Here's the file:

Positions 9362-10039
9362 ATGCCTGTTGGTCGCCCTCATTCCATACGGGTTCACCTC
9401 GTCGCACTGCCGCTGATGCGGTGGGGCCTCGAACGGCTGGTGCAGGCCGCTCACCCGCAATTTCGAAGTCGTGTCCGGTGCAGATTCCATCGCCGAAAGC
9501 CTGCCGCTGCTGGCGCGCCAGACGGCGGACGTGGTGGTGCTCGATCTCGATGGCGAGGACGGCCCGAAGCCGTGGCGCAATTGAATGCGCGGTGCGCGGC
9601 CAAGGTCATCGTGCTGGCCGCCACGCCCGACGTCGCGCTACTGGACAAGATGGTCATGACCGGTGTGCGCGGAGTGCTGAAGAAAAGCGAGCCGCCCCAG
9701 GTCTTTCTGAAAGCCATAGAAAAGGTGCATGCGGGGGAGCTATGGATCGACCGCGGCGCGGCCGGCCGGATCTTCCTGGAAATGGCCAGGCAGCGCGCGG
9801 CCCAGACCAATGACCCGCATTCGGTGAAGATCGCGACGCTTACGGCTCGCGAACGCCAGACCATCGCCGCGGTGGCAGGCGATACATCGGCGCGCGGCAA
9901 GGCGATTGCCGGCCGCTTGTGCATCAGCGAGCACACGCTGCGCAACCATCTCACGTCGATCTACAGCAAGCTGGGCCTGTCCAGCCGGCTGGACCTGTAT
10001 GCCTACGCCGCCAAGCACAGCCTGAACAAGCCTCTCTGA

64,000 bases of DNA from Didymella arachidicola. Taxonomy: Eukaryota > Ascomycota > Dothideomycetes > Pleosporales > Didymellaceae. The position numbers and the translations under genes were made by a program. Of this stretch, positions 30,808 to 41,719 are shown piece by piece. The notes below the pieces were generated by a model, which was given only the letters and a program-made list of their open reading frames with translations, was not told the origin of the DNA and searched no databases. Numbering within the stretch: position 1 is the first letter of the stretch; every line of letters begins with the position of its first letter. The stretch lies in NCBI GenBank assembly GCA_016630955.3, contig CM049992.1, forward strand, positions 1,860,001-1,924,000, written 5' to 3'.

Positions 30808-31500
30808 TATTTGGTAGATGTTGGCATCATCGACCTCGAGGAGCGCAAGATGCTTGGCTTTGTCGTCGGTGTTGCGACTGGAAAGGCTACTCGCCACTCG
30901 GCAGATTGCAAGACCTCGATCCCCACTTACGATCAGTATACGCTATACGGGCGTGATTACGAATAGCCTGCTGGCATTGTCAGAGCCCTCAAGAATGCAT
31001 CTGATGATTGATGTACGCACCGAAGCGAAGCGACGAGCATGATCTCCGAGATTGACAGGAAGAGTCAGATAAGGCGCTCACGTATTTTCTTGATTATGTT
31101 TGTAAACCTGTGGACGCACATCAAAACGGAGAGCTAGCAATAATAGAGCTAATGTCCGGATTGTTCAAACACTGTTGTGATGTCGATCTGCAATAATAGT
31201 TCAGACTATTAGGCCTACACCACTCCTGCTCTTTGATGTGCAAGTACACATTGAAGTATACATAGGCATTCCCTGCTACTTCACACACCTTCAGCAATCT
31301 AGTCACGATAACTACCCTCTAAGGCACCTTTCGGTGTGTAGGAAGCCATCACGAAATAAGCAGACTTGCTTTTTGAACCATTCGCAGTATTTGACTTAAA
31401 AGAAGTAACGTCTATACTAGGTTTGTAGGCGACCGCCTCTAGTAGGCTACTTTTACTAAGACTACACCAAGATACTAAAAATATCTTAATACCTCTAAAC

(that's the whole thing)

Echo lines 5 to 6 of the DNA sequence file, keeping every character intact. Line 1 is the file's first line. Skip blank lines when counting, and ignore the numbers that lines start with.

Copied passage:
9601 CAAGGTCATCGTGCTGGCCGCCACGCCCGACGTCGCGCTACTGGACAAGATGGTCATGACCGGTGTGCGCGGAGTGCTGAAGAAAAGCGAGCCGCCCCAG
9701 GTCTTTCTGAAAGCCATAGAAAAGGTGCATGCGGGGGAGCTATGGATCGACCGCGGCGCGGCCGGCCGGATCTTCCTGGAAATGGCCAGGCAGCGCGCGG